One-step reconstruction of the right inferior hepatic veins using auto-venous grafts in living donor liver transplantation

Toru Ikegami, Ken Shirabe, Shohei Yoshiya, Yuji Soejima, Tomoharu Yoshizumi, Hideaki Uchiyama, Takeo Toshima, Takashi Motomura, Yoshihiko Maehara

Research output: Contribution to journalArticle

9 Citations (Scopus)

Abstract

Purposes: Reconstruction of the right inferior hepatic vein (RIHV) presents a major technical challenge in living donor liver transplantation (LDLT) using right lobe grafts. Methods: We studied 47 right lobe LDLT grafts with RIHV revascularization, comparing one-step reconstruction, performed post-May 2007 (n = 16), with direct anastomosis, performed pre-May 2007 (n = 31). Results: In the one-step reconstruction technique, the internal jugular vein (n = 6), explanted portal vein (n = 5), inferior vena cava (n = 3), and shunt vessels (n = 2) were used as venous patch grafts for unifying the right hepatic vein, RIHVs, and middle hepatic vein tributaries. By 6 months after LDLT, there was no case of occlusion of the reconstructed RIHVs in the one-step reconstruction group, but a cumulative occlusion rate of 18.2 % in the direct anastomosis group. One-step reconstruction required a longer cold ischemic time (182 ± 40 vs. 115 ± 63, p < 0.001) and these patients had higher alanine transaminase values (142 ± 79 vs. 96 ± 46 IU/L, p = 0.024) on postoperative day POD 7. However, the 6-month short-term graft survival rates were 100 % with one-step reconstruction and 83.9 % with direct anastomosis, respectively. Conclusion: One-step reconstruction of the RIHVs using auto-venous grafts is an easy and feasible technique promoting successful right lobe LDLT.

Original languageEnglish
Pages (from-to)769-776
Number of pages8
JournalSurgery today
Volume43
Issue number7
DOIs
Publication statusPublished - Jul 1 2013

Fingerprint

Hepatic Veins
Living Donors
Liver Transplantation
Transplants
Cold Ischemia
Jugular Veins
Inferior Vena Cava
Graft Survival
Portal Vein
Alanine Transaminase
Survival Rate

All Science Journal Classification (ASJC) codes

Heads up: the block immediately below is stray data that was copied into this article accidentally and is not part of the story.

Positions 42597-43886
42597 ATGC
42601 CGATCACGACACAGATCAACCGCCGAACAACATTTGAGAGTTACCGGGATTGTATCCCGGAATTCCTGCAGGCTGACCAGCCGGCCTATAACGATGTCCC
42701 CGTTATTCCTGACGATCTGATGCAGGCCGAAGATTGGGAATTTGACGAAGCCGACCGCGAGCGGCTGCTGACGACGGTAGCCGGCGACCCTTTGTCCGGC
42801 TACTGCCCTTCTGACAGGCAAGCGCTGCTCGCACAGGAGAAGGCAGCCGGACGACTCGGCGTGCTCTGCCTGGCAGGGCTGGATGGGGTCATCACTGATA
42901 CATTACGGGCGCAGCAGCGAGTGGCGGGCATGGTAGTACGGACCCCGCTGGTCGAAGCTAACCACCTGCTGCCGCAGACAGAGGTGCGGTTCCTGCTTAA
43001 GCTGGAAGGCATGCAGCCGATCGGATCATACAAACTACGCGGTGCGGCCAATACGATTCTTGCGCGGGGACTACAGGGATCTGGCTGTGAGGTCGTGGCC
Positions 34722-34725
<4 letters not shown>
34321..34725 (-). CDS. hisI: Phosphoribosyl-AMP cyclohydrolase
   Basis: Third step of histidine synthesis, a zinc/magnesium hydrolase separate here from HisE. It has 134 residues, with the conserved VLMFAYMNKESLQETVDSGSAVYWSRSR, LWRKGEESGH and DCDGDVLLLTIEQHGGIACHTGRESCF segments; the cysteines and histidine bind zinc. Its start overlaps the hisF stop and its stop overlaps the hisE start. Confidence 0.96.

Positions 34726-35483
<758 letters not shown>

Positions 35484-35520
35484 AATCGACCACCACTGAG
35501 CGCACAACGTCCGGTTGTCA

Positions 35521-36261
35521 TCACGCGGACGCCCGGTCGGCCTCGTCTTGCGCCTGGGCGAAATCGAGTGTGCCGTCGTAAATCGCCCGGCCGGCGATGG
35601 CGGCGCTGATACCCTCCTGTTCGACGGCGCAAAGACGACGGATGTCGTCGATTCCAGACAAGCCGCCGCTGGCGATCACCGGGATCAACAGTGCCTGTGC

• Surgery

Cite this

One-step reconstruction of the right inferior hepatic veins using auto-venous grafts in living donor liver transplantation. / Ikegami, Toru; Shirabe, Ken; Yoshiya, Shohei; Soejima, Yuji; Yoshizumi, Tomoharu; Uchiyama, Hideaki; Toshima, Takeo; Motomura, Takashi; Maehara, Yoshihiko.

In: Surgery today, Vol. 43, No. 7, 01.07.2013, p. 769-776.

Research output: Contribution to journalArticle

Ikegami, Toru ; Shirabe, Ken ; Yoshiya, Shohei ; Soejima, Yuji ; Yoshizumi, Tomoharu ; Uchiyama, Hideaki ; Toshima, Takeo ; Motomura, Takashi ; Maehara, Yoshihiko. / One-step reconstruction of the right inferior hepatic veins using auto-venous grafts in living donor liver transplantation. In: Surgery today. 2013 ; Vol. 43, No. 7. pp. 769-776.
@article{c6f78edfdf914f5588e4cfc9c913f629,
title = "One-step reconstruction of the right inferior hepatic veins using auto-venous grafts in living donor liver transplantation",
abstract = "Purposes: Reconstruction of the right inferior hepatic vein (RIHV) presents a major technical challenge in living donor liver transplantation (LDLT) using right lobe grafts. Methods: We studied 47 right lobe LDLT grafts with RIHV revascularization, comparing one-step reconstruction, performed post-May 2007 (n = 16), with direct anastomosis, performed pre-May 2007 (n = 31). Results: In the one-step reconstruction technique, the internal jugular vein (n = 6), explanted portal vein (n = 5), inferior vena cava (n = 3), and shunt vessels (n = 2) were used as venous patch grafts for unifying the right hepatic vein, RIHVs, and middle hepatic vein tributaries. By 6 months after LDLT, there was no case of occlusion of the reconstructed RIHVs in the one-step reconstruction group, but a cumulative occlusion rate of 18.2 {\%} in the direct anastomosis group. One-step reconstruction required a longer cold ischemic time (182 ± 40 vs. 115 ± 63, p < 0.001) and these patients had higher alanine transaminase values (142 ± 79 vs. 96 ± 46 IU/L, p = 0.024) on postoperative day POD 7. However, the 6-month short-term graft survival rates were 100 {\%} with one-step reconstruction and 83.9 {\%} with direct anastomosis, respectively. Conclusion: One-step reconstruction of the RIHVs using auto-venous grafts is an easy and feasible technique promoting successful right lobe LDLT.",